- The Washington Times - Monday, October 22, 2001

JERUSALEM Israeli tanks moved deeper into the West Bank yesterday, tightening their grip on biblical Bethlehem and five other towns in their widest operation against the Palestinians in years.
Three Palestinians were killed yesterday, and the Palestinian Health Ministry said a teen-age boy, wounded in fighting last month, died of his injuries.
The three-day assault, retaliation for the assassination of an Israeli Cabinet minister by a radical Palestine Liberation Organization faction, drew harsh international criticism and set off disagreements within Prime Minister Ariel Sharon's coalition government.
In New York, Foreign Minister Shimon Peres told U.N. Secretary-General Kofi Annan yesterday that Israel does not intend to stay in the areas it entered, according to a spokesman for Israel's U.N. Mission.
"We do not want to overthrow the Palestinian Authority," the spokesman quoted Mr. Peres as saying.
Some members of the centrist Labor Party threatened to bolt the coalition a move that could seriously hobble the government if the escalation continued.
The focus of violence yesterday was Bethlehem, where Palestinians said three persons a police officer and a civilian in a nearby refugee camp and another civilian were killed when an Israeli shell landed near a hospital. The Israeli army reported that Palestinians threw a bomb at an Israeli tank near the refugee camp, setting off an exchange of fire.
The army also said it was looking into the hospital incident.
Palestinians reported two injuries in yesterday's fighting when a tank shell exploded 50 yards from the Church of the Nativity in Bethlehem, the traditional birthplace of Jesus. The Israeli military, holding tank positions several miles away, was also checking this report.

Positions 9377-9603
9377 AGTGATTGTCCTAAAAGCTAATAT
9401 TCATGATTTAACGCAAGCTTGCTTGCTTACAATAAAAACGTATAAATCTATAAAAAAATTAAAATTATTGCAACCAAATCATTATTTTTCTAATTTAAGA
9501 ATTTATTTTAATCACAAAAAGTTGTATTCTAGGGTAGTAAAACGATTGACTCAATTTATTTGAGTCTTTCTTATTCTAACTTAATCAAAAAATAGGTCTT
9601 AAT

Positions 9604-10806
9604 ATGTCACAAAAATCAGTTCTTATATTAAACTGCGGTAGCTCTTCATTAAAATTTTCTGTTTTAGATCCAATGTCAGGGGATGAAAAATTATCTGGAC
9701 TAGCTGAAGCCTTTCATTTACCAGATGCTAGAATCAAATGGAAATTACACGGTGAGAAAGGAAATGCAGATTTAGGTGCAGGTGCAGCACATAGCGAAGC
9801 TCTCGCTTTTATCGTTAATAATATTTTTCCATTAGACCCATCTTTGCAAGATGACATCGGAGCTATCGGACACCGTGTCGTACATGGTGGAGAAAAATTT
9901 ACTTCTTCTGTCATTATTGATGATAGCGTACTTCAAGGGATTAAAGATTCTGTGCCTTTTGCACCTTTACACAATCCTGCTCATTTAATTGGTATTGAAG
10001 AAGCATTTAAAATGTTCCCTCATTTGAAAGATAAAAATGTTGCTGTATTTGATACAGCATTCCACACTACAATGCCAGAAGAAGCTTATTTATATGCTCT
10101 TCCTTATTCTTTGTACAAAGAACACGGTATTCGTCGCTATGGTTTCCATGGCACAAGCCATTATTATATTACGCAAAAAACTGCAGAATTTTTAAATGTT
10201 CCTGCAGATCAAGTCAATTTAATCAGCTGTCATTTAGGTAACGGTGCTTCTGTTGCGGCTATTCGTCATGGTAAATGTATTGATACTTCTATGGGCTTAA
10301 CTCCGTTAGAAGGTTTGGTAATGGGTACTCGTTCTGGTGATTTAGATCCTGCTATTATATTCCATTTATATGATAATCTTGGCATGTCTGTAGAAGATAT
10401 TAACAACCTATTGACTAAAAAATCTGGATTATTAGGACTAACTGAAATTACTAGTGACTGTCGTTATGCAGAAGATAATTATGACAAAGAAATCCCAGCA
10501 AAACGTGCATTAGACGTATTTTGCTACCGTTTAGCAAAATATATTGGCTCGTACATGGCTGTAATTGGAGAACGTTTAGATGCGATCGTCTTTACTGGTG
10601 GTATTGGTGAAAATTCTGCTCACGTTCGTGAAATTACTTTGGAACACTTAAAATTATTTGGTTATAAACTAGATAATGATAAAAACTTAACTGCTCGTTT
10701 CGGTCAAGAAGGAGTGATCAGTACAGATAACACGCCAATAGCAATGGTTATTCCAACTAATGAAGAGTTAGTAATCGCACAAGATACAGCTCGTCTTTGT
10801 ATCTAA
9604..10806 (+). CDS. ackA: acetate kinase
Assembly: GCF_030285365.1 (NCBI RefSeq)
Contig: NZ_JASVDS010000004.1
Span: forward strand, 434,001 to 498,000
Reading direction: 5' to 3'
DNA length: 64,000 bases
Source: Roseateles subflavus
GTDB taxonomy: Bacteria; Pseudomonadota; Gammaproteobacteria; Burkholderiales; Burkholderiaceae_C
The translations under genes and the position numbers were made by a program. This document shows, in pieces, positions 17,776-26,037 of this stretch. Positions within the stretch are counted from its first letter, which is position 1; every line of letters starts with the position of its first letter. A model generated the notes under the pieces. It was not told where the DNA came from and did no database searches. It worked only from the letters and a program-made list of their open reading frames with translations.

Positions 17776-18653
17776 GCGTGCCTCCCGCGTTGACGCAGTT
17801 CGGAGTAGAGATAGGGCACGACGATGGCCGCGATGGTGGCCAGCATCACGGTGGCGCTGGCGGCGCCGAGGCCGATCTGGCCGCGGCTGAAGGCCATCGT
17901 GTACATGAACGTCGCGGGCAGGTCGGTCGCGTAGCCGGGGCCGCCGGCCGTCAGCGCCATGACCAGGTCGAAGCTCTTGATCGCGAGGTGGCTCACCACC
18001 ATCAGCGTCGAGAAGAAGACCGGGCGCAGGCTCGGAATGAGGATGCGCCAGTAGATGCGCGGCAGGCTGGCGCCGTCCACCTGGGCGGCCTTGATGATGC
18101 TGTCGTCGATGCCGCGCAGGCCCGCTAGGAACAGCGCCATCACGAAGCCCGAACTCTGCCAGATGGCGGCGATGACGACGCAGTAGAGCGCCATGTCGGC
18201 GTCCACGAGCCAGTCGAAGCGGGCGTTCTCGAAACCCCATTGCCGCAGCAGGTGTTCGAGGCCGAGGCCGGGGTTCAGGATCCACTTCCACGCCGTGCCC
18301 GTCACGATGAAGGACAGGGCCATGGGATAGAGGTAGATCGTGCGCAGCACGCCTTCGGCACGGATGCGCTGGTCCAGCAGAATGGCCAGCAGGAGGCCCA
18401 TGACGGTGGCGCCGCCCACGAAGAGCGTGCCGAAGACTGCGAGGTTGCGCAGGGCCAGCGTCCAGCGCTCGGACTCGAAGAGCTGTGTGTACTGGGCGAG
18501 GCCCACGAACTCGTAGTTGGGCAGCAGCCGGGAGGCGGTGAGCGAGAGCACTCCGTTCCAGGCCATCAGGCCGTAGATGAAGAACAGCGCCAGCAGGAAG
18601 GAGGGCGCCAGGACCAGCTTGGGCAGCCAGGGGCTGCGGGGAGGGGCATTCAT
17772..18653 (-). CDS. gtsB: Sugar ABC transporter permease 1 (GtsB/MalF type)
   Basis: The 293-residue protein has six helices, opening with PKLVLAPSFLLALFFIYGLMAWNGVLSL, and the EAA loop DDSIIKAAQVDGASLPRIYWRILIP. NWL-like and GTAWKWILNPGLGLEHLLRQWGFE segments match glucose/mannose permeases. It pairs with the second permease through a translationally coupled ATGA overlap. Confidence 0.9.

Palestinian gunmen, meanwhile, opened fire from nearby Beit Jalla on the Jewish neighborhood of Gilo in a disputed part of Jerusalem, Israeli police said.
A few miles north, Israeli troops also moved farther into Ramallah the seat of Yasser Arafat's government in the West Bank and took over the Palestinian Local Affairs Ministry.
Israeli officials said the moves were made necessary by Mr. Arafat's inaction against militant groups refusing to honor a Sept. 26 cease-fire, and dismissed as rhetoric Palestinian claims that Mr. Arafat had outlawed such groups in recent days.
Palestinians say Mr. Arafat arrested 20 members of the Popular Front for the Liberation of Palestine (PFLP), which claimed responsibility for Wednesday's killing of Israeli Tourism Minister Rehavam Zeevi. The PFLP said it was avenging the Aug. 27 killing of its own leader, whom Israel accused of attacks on civilians.
"The state of Israel has the right to defend the lives of Israelis. We don't have interest in staying in Palestinian cities. That's not the goal of this activity," said Israeli Cabinet Secretary Gideon Saar. "If there will be quiet, we'll pull out."
Arafat aide Nabil Abu Rdeneh said the Palestinian leader told U.S. Secretary of State Colin L. Powell yesterday that the United States must pressure Israel to withdraw. "This issue will be a test [of] the willingness of the U.S. to keep its coalition, or to sacrifice the Arabs and Muslims to satisfy" Israel, Mr. Abu Rdeneh added.

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